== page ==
American Nomad Blog
About this blog
American Nomad covers the best of U.S. travel—from vacation deals to festivals, weekend getaways, travel tips, and more. A seasoned traveler and Moon author, Laura is the perfect guide to help discover new gems when traveling domestically.
- A Southern Girl's Wintertime Adventure in Yellowstone
- One Novelist's Odyssey Across America
- Gearing up for a Family Camping Trip
- Mint Juleps and More at Oak Alley Plantation
- Avoiding Identity Theft While on Vacation
- Money-Saving Travel Tips from Nomadic Matt
- Fashion, Fun, and Convenience for the Modern Traveler
- In Search of Irish Museums Across America
- The Inspiring Journey of a Solo Kayaker
- Getting Fit for Treks in Yosemite and Elsewhere, Part 2
- Getting Fit for Treks in Yosemite and Elsewhere, Part 1
- Experiencing Yosemite with YExplore
- Two Travel Contests Worth Mentioning
- A Word About the TSA's No-No List
- A Reader's Advice About Airport Security
Appreciation for Starry, Starry Skies
My husband, Dan, and I are currently barreling across Interstate 10, between New Orleans and Los Angeles, en route to our seventh annual Beverly Hills Shorts Festival. Today, as I watched daytime in New Mexico gradually become nighttime in Southern California, I periodically peered up into the sky, hoping to catch a glimpse of the stars. Unfortunately, save for a few spaces between SoCal's desert towns, it hasn't been easy to observe individual stars tonight, much less whole constellations.
Beyond modern problems like smog, airborne pesticides, and smokestack emissions, the main reason that stargazing proves to be so difficult in urban areas – particularly in well-populated cities such as Los Angeles – is, of course, light pollution, which can collectively create a “skyglow” that often obstructs our view of the night sky. Traditionally, such light pollution has been caused by the prevalence of poorly designed and/or improperly aimed headlights, porch lights, yard lights, and street lamps.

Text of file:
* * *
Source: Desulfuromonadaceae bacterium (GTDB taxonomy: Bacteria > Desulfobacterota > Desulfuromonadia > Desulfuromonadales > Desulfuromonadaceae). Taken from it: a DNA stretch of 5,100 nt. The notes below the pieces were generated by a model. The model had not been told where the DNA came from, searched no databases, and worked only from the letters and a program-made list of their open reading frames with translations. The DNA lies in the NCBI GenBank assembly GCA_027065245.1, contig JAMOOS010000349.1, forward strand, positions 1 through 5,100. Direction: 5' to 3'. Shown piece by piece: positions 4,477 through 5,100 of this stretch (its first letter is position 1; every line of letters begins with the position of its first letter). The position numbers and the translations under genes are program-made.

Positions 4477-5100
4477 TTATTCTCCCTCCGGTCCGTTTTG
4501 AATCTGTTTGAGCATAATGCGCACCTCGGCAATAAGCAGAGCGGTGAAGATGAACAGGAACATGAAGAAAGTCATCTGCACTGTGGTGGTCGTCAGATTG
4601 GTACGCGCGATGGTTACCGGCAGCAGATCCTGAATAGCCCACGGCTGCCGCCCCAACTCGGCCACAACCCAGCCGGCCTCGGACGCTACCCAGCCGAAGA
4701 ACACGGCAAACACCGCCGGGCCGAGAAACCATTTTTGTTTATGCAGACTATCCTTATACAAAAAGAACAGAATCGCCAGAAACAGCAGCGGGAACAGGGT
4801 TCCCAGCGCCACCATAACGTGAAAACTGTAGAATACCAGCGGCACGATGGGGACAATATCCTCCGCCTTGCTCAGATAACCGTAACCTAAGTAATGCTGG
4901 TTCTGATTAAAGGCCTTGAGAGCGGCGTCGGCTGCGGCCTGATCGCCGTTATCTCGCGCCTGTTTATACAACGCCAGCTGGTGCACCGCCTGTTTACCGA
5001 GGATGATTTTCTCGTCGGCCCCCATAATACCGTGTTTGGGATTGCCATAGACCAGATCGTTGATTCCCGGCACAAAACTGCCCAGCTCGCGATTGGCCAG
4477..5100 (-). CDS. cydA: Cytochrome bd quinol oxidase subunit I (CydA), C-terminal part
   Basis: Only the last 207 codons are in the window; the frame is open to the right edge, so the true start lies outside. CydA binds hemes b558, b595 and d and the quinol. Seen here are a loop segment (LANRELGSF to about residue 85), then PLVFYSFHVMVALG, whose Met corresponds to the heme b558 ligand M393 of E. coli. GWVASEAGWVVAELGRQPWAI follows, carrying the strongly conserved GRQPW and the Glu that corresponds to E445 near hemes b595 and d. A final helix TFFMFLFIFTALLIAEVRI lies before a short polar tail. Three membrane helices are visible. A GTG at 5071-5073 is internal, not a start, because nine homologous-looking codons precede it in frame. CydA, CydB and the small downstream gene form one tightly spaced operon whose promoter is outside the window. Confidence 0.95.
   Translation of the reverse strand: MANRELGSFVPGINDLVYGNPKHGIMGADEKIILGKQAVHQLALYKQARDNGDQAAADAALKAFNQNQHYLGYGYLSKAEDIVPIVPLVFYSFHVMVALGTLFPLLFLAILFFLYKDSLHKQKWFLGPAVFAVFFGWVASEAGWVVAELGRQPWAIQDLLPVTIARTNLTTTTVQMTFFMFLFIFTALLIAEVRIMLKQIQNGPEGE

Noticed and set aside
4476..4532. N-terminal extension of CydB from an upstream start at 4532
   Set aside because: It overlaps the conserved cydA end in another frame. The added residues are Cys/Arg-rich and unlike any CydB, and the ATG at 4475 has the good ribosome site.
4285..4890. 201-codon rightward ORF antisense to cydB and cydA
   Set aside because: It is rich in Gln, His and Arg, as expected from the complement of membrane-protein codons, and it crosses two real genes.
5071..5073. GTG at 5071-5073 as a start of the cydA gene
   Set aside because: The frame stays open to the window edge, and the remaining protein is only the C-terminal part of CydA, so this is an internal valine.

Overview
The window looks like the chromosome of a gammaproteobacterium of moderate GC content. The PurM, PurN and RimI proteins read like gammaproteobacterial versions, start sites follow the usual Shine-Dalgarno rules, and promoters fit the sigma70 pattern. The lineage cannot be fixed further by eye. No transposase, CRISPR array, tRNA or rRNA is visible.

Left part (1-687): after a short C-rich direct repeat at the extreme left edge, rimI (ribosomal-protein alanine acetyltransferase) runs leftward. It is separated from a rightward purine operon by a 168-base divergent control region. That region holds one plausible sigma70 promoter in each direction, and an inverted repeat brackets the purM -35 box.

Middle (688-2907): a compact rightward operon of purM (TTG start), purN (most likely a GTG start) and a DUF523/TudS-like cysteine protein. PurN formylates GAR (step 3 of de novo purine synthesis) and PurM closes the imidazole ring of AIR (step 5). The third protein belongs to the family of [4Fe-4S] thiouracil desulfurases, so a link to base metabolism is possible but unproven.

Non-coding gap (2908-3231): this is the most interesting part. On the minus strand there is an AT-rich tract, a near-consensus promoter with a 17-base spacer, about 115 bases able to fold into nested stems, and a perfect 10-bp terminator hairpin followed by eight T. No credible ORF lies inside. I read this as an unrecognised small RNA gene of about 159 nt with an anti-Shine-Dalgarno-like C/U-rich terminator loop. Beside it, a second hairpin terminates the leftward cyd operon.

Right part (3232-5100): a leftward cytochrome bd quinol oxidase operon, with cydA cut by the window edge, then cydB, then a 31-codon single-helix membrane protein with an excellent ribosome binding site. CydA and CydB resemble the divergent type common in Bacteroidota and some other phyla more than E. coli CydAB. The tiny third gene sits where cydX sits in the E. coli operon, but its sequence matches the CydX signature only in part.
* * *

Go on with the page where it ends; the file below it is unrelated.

When reporting on this issue for the now-defunct Ecotourism Observer more than a decade ago, I was particularly curious about how such light pollution affects amateur stargazers and professional astronomers in more remote places, such as Carlsbad Caverns National Park, where the light from nearby communities and the park's inhabited areas has often caused an enhanced “skyglow” in the normally clear desert sky. At the time, I spoke to Dave Simon, who was then the Southwest Regional Director for the National Parks Conservation Association. According to him, “Dark night skies are as fundamental and vital a park resource as clean air and water. It's a crime of incredible magnitude to rob people's ability to see the stars... Whether you're eight or 80, there's a basic sense of awe, looking up at the stars and contemplating man's place in the universe.”
Reflecting upon the summers that Dan and I spend in northern Michigan, where, on a clear night, you can spy oodles of stars, I know that Dave was right. There's something truly awe-inspiring about gazing up at the starry night sky – and it's definitely an aspect of living in a somewhat remote part of the Great Lakes State that we truly appreciate. While Dan and I both relish the marbled, reddish night skies that are common in 24-hour places like the French Quarter, it's reassuring to know that more remote areas still exist, where it's usually possible to survey the constellations, note falling stars, and meditate on the vastness of the cosmos.
It's also reassuring to know that legislative measures have been taken to curb some of this unsightly light pollution. In New Mexico, for instance, the Night Sky Protection Act requires that all outdoor lights, except those used to illuminate airports, federal lands, or sporting events, be shielded by “full-cutoff” fixtures or extinguished between 11 p.m. and sunrise. While some might balk at such measures, I appreciate the fact that small steps like these help to protect light-sensitive wildlife, conserve electricity, and clear the way for future stargazers and astronomers to contemplate worlds beyond our own.
So, what's your favorite place in America (or elsewhere) to gaze up at the starry night skies?
As always, I’m open to ideas for future posts. If you have any suggestions, burning questions, or destinations that you’d like me to explore in greater detail, please comment below or contact me via laura [at] wanderingsoles [dot] com.
Disclosure: While I occasionally accept free or discounted travel assistance when it coincides with my editorial goals, my opinion is never for sale, which means that everything written in my American Nomad blog and Moon travel guides is my unbiased reflection of the things that I see, do, and experience while traveling across the United States.
Photo of Michigan's night sky © 2012 Daniel Martone / Text © 2012 Laura Martone